Petrobras head José Sergio Gabrielli: Prefers debt issue to equity.
The Brazilian government is grappling with the reality of new offshore oil discoveries that could produce an estimated 50 billion barrels of oil, according to private sector analysts, in a country that has already achieved energy self-sufficiency. At current prices, such reserves could produce some $5 trillion in revenues, compared with $1.7 trillion in GDP. The government plans to invest part of the expected oil windfall abroad, through a sovereign wealth fund, to thwart inflation and tackle a currency rally.
José Sergio Gabrielli, CEO of Petrobras, the country’s state-controlled oil company, says he favors placing new debt to finance the development of the new offshore oil fields, instead of issuing new stock. The Brazilian government holds 38% of Petrobras’ stock but maintains voting control. Petrobras plans to call for more than $113 billion in investments through 2012 to expand oil production and boost its refining capacity. The company will order 40 drilling ships and platforms for delivery by 2017 at a cost of some $30 billion.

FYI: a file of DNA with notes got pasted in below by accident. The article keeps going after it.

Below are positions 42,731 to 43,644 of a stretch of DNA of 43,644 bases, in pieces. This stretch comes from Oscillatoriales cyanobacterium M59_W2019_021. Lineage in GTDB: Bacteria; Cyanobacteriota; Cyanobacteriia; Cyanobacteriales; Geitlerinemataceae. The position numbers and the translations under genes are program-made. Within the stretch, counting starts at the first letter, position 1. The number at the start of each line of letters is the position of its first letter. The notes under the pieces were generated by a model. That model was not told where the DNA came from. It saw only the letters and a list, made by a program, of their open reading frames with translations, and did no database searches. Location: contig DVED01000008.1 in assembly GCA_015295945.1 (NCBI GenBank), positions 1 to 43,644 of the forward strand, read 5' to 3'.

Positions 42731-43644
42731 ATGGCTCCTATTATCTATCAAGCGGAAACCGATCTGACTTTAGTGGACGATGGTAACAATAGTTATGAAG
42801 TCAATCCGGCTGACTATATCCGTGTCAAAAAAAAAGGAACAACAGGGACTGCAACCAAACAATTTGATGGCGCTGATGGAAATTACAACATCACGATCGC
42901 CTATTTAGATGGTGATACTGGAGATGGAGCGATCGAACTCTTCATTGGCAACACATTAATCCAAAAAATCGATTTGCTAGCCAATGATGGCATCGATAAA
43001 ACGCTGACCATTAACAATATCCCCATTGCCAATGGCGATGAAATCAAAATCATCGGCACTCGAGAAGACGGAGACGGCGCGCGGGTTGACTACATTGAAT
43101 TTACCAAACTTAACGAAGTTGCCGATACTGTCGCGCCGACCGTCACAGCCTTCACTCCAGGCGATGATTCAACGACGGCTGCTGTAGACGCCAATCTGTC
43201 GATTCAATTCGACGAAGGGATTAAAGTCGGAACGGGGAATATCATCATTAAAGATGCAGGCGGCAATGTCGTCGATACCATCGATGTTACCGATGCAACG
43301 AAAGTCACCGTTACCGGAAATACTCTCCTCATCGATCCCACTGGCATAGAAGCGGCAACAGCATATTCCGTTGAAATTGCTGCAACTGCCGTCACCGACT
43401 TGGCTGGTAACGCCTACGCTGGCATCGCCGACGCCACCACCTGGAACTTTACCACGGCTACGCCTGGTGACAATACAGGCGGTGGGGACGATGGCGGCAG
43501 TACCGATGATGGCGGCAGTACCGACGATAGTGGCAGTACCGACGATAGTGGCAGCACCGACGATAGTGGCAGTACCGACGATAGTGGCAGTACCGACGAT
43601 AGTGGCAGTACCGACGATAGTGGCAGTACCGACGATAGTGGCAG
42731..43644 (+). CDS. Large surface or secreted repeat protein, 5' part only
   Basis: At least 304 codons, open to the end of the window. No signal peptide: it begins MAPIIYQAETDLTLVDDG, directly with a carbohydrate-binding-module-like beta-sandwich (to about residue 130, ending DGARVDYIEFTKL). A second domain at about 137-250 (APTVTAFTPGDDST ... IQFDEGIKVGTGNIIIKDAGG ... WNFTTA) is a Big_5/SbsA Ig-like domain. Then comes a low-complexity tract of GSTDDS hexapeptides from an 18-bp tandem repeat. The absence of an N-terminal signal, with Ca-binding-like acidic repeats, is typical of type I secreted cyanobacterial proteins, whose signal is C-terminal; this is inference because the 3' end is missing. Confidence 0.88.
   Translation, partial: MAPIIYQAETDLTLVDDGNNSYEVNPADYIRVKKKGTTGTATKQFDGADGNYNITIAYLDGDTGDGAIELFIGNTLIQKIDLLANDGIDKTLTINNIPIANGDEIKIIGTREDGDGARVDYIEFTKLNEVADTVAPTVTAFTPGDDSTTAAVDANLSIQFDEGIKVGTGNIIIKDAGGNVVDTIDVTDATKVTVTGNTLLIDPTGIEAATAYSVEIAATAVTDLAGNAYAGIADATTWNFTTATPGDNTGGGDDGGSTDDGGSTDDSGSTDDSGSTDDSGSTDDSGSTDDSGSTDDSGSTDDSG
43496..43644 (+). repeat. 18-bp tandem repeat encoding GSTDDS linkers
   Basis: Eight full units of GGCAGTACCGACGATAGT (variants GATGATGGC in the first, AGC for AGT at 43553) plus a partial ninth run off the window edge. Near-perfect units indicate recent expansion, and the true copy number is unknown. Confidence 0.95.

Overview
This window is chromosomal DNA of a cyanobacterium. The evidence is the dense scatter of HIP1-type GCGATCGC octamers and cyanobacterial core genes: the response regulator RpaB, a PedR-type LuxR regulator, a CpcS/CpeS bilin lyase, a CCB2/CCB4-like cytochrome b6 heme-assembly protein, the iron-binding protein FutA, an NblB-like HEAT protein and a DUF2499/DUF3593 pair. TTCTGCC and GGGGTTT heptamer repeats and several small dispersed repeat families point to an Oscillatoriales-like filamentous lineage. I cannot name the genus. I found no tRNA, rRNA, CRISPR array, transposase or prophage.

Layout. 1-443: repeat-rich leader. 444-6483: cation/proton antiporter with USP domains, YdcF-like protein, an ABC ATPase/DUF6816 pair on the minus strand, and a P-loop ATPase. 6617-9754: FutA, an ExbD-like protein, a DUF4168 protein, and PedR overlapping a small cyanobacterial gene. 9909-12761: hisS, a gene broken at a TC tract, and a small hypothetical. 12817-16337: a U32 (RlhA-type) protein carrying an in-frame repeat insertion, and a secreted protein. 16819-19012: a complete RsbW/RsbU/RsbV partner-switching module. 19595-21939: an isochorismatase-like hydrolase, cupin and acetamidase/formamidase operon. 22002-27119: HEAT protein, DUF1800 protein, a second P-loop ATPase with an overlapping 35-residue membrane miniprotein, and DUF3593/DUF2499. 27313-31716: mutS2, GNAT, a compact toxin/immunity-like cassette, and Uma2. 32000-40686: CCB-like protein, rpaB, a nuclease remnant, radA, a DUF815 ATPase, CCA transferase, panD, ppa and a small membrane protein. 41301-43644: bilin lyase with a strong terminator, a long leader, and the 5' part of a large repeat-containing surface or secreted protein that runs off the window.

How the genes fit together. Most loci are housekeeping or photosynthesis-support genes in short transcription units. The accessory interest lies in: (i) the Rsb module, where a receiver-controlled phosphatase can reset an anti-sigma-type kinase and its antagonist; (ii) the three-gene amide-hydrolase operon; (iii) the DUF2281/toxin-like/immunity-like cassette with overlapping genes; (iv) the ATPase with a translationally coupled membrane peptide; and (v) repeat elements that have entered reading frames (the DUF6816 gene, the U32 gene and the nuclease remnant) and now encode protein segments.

Despite signs of an economic slowdown, Brazil’s finance minister, Guido Mantega, says the government will not seek to spark growth by slashing interest rates as long as inflation remains on an uptick. Official data show annual inflation hit 6.4% through July, well above the government’s 4.5% target. Inflation has been driven by escalating food prices. The finance ministry expects inflation to end 2008 at between 6% and 6.5%.
Mantega predicts the Brazilian economy, which grew by 5.4% in 2007, will expand by only 5% this year and 4% in 2009. The government’s anti-inflation drive includes hiking taxes on lending and adding restrictions on leasing contracts. The measures have helped to dampen credit, which was fueling consumer demand, but have also eased growth prospects. Credit is now growing at around 20% a year, down from an earlier growth rate of near 30%.